Maybe I’m like the Elaine character on Seinfeld, I too am an emotional cutter. How else can I explain the four Memoirs/Biographies I’ve read over the last few months? However, the good thing is that after reading each (especially the last one), I know I have a beautiful life.
I’ve always loved Sally Field–cute, lovable, and lasting– she’s a rope across a rushing river. However, according to her autobiography, this is not the authentic Sally Field. In Pieces depicts a child of a neglectful mother, absent father, and an abusive stepfather. Field stumbles through her life, her relationships, and her career in lone blindness, which is in stark contrast with her persona, Gidget. Although Field’s resolve is firm, her journey is heartbreaking. Perhaps this is why she’s so likable?
The Liar’s Club: A Memoir by Mary Karr
Mary Karr’s memoir begins in the backseat of her car, clinging to her older sister as their mother attempts to drive them off a bridge.
Karr grew up mostly in Texas but lived in constant fear and uncertainty. Born to parents whose volatile passion for each other overrides the safety of their children, Karr’s memories come from the wide-eyed wonder of a little girl.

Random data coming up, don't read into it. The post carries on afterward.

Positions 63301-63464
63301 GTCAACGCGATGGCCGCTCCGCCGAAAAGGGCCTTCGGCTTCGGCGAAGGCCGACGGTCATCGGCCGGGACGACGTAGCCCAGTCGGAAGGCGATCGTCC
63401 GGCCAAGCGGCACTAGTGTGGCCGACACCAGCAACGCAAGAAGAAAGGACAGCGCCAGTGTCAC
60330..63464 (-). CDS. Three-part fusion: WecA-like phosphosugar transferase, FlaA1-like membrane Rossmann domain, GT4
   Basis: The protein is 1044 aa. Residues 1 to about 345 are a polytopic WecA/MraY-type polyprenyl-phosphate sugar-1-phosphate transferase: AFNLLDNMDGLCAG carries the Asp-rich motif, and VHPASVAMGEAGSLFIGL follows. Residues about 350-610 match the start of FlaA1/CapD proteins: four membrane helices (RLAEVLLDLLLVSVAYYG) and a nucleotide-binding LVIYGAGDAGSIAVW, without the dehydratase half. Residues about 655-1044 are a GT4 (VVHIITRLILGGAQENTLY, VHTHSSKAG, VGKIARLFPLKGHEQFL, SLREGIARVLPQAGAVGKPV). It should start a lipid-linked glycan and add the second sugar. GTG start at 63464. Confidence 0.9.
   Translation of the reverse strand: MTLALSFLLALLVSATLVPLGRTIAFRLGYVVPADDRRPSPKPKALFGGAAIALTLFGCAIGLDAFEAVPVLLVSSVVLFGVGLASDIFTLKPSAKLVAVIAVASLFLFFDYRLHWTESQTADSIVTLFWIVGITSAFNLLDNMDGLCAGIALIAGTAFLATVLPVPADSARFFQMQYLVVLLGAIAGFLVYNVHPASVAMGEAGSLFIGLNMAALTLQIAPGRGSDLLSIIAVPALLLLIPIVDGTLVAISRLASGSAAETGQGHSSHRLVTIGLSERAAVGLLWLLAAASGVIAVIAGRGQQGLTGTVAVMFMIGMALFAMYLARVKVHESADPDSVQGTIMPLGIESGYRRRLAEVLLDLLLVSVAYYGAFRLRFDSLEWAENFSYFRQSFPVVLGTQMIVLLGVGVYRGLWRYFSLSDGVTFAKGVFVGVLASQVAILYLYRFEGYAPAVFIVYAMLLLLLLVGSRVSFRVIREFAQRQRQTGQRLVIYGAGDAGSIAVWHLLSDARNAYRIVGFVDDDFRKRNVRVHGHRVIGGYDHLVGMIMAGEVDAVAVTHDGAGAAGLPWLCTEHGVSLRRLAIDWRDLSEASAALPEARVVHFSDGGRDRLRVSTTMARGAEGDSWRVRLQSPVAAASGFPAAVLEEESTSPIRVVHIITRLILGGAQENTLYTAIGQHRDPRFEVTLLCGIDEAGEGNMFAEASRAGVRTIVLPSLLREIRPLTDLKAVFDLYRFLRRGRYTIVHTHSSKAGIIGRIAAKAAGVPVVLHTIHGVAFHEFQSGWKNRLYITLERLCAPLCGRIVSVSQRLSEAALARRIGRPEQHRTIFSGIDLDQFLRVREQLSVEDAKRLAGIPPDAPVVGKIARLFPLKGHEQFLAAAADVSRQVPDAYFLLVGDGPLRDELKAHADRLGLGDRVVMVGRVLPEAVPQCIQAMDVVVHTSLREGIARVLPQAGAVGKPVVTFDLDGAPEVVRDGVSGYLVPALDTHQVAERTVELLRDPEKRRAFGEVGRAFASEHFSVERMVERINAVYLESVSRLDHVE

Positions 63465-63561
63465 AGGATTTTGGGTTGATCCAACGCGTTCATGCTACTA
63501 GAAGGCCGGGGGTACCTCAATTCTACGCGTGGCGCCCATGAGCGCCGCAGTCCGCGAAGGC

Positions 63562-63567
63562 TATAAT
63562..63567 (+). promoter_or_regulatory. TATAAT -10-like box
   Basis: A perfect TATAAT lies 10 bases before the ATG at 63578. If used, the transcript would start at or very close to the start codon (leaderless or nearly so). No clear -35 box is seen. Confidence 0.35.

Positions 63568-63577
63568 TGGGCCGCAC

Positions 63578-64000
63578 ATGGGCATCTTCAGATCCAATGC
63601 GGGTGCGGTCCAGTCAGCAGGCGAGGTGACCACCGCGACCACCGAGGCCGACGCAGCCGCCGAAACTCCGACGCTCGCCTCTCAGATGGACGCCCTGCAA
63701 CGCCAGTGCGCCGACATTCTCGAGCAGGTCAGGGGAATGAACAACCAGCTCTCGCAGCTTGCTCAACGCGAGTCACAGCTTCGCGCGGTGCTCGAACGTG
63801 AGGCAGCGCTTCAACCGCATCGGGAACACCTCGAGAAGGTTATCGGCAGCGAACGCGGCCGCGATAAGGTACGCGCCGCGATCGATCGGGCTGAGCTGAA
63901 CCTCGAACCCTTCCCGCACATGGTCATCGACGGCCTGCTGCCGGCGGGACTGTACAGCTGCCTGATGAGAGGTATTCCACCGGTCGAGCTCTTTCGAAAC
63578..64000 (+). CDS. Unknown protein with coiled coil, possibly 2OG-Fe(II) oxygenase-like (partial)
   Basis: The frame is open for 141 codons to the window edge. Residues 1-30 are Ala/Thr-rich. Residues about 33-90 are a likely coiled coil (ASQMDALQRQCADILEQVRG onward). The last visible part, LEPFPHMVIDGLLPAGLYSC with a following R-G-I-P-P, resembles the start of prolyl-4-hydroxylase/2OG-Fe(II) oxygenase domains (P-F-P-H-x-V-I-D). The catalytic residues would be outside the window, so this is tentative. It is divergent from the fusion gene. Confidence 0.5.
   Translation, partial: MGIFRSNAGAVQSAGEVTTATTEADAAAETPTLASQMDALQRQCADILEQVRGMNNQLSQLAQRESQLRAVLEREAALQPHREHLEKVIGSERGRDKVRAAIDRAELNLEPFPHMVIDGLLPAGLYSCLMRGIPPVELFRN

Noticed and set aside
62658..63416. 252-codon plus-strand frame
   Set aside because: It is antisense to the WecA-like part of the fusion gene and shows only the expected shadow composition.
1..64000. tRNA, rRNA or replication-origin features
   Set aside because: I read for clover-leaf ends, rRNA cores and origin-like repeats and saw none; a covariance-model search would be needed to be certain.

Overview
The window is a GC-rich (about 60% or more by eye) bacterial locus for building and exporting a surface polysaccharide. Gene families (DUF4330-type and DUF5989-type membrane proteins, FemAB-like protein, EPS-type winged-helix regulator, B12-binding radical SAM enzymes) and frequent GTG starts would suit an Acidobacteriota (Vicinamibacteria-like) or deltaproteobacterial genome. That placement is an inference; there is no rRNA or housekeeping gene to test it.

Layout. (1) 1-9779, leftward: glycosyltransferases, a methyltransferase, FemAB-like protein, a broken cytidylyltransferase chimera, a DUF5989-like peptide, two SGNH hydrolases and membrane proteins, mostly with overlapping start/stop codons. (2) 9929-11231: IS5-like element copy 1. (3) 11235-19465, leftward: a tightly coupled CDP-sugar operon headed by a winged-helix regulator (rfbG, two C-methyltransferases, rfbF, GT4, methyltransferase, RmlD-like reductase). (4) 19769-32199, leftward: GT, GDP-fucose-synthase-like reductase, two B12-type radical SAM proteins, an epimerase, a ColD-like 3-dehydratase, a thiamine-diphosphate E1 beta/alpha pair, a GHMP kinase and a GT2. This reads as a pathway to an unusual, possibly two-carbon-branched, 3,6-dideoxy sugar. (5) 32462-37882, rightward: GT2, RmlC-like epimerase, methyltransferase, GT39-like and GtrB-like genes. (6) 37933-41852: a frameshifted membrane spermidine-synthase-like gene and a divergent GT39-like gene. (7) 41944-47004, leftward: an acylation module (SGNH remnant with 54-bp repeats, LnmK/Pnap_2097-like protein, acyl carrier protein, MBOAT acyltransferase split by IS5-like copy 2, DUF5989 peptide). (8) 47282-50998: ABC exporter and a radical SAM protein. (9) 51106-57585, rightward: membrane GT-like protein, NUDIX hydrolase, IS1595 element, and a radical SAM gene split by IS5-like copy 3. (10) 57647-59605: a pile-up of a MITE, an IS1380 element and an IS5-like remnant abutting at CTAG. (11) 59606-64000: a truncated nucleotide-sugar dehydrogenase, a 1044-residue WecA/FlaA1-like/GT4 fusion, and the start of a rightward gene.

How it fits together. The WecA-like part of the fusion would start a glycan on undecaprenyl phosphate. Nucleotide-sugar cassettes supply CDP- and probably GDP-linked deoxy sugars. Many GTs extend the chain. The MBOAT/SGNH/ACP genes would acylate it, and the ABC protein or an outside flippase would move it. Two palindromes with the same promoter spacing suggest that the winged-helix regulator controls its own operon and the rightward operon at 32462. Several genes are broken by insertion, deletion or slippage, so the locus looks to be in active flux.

Sorrowful and sweet, hilarious and loathsome, Karr’s story is why survive is the root word for survivor.
Hourglass: Time, Memory, Marriage by Dani Shapiro
It’s as if she’s standing on a tightrope high above her life. Shapiro sees what’s behind her; the excitement of marrying her husband and the tragedy of almost losing her son. She knows her every failed potential, and all her aspirations fulfilled. In front of her, Shapiro can see her future; happiness, enlightenment, and no regrets. However, the problem with standing on a tightrope is that Shapiro recognizes her safety net, the one thing that can protect her if she falls, is compiled of thin threads woven together making up her family.
Beautifully written, and insightfully sharp, Shapiro’s memoir is a conscious picture of life in general.
Where Children Run by Karen Emilson:
One of the first questions Karen Emilson asks is why? Why, in a community of teachers, police, Doctors, Nurses, church-goers, and neighbors, had the Pischke children’s abuse gone on, and had been so bad? Why did no one stop the psychotic stepfather, “Domko”? Or why didn’t their mother, Caroline, simply leave?
In the written account of twins, David and Dennis Pischke, the reader witnesses abuse, torture, and neglect of the boys for twelve years, and at the hands of people who should have protected them. Yes, the family received kindnesses every once in a while, but nothing long-lasting or shielding. In the end, David and Dennis had to figure out their own survival, like they always had.
Twisted, heartbreaking, and fury building, this biography never adequately answers the question of why, because in real life, these questions never really can be.